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In Nebraska, if you live in a high-risk flood zone (as designated by FEMA), you may be required to purchase separate flood insurance to comply with your mortgage lender’s coverage requirements.
Conventional homeowners insurance policies do not include damage caused by flooding. The effects of flooding are far-reaching and can damage or decimate your home. Approximately 90% of all natural disasters in the US involve flooding, making it one of the biggest hazards homeowners face
Even so, according to the Insurance Information Institute (III), a mere 27% of US homeowners purchase flood insurance. Many people don’t realize flood damage isn’t included as part of their standard home insurance—until it’s too late.
As weather patterns continue to change, it’s important to understand your state’s requirements for flood insurance. That’s why home and auto insurance comparison app Jerry created this guide to getting flood insurance in Nebraska.
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What is flood insurance?
Flood insurance is a specific type of property insurance that covers financial losses resulting from damage caused by flooding.
While a standard insurance policy typically covers water damage caused by plumbing failures, it does not provide coverage if your house or belongings are damaged in a flood. This is why purchasing a separate flood insurance policy can be vital.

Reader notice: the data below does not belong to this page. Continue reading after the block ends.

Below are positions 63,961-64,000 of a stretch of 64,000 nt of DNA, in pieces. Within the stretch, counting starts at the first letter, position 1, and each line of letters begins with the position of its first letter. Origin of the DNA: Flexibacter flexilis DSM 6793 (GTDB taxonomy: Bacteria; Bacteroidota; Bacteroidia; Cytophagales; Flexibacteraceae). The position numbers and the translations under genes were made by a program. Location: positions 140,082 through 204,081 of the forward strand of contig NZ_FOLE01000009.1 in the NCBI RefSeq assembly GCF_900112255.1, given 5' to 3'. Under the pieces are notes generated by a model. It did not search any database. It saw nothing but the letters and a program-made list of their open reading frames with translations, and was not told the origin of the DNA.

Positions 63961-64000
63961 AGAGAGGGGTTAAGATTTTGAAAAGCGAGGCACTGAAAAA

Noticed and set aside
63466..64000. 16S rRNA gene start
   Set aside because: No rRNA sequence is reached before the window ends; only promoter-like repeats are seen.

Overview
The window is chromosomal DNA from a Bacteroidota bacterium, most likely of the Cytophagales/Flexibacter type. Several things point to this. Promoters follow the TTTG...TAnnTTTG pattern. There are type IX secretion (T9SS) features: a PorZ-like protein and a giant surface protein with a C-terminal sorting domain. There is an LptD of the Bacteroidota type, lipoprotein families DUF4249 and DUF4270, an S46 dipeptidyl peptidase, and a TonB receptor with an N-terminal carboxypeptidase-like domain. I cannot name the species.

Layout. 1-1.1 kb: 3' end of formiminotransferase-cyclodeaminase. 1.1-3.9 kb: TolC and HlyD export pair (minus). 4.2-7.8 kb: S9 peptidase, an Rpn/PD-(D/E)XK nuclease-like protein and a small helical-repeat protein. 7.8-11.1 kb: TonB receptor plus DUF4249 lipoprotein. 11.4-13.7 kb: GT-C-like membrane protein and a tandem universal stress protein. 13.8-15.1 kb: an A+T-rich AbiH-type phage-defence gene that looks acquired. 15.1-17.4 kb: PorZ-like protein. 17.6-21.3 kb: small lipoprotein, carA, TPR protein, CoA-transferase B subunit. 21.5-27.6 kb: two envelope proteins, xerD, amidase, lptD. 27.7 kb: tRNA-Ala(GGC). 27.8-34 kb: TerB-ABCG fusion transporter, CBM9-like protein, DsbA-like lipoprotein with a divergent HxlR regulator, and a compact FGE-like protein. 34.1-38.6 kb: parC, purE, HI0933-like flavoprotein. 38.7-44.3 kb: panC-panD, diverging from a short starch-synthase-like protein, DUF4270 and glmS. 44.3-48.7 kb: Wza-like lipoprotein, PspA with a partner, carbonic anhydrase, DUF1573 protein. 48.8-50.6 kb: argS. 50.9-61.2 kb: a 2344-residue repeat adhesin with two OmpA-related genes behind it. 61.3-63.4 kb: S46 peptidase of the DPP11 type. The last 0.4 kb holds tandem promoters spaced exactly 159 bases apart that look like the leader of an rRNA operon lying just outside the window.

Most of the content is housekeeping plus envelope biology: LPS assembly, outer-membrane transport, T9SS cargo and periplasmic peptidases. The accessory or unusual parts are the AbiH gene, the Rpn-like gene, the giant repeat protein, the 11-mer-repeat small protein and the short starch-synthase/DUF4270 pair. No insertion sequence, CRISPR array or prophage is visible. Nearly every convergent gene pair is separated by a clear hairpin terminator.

What does flood insurance cover?
Flood insurance consists of two types of coverage: building coverage, which refers to the structure itself, and contents coverage, which includes your personal belongings.
Combined, these coverages provide financial reimbursement for the affected structure, as well as appliances, flooring, furniture, electronics, jewelry or other valuables, electrical and heating systems, and more.
Flood insurance does not protect every object in your home—or every type of flooding.
For example, sewage backups not directly caused by large-scale flooding (defined as two or more acres or multiple properties) aren’t covered. Nor does flood insurance cover real money, vehicles, personal property located in basements, or emergency living costs incurred as a result of a flood.
Here’s a more detailed breakdown of what’s covered (and what isn’t) under each type of insurance:
|Type of coverage||What it covers||What it doesn’t cover|
|Building||Electrical and plumbing systems Water heaters and furnaces Large appliances like dishwashers or refrigerators Permanently installed bookcases, cabinets, and paneling Permanently installed carpets Window blinds Foundational walls, staircases, and anchorages Detached garages Fuel tanks, solar panels, and well water tanks/pumps||Decks and patios Swimming pools Fences and landscaping|
|Contents||Clothing Furniture Electronic equipment Curtains Washing machine and dryer Portable air conditioners, including window units Carpets not included in building coverage Valuables such as artwork up to $2,500||Valuable papers Currency Anything stored in a basement|
Do you need flood insurance in Nebraska?
The short answer: possibly.
While there is no federal or statewide requirement that all homeowners purchase flood insurance, flood insurance is a requirement if you have a federally-backed mortgage on a house in a designated high-risk area.
The Federal Emergency Management Agency, or FEMA, determines flood level risk across the U.S. FEMA oversees the National Flood Insurance Program (NFIP), which provides flood insurance to homeowners based on their area’s assigned level of risk.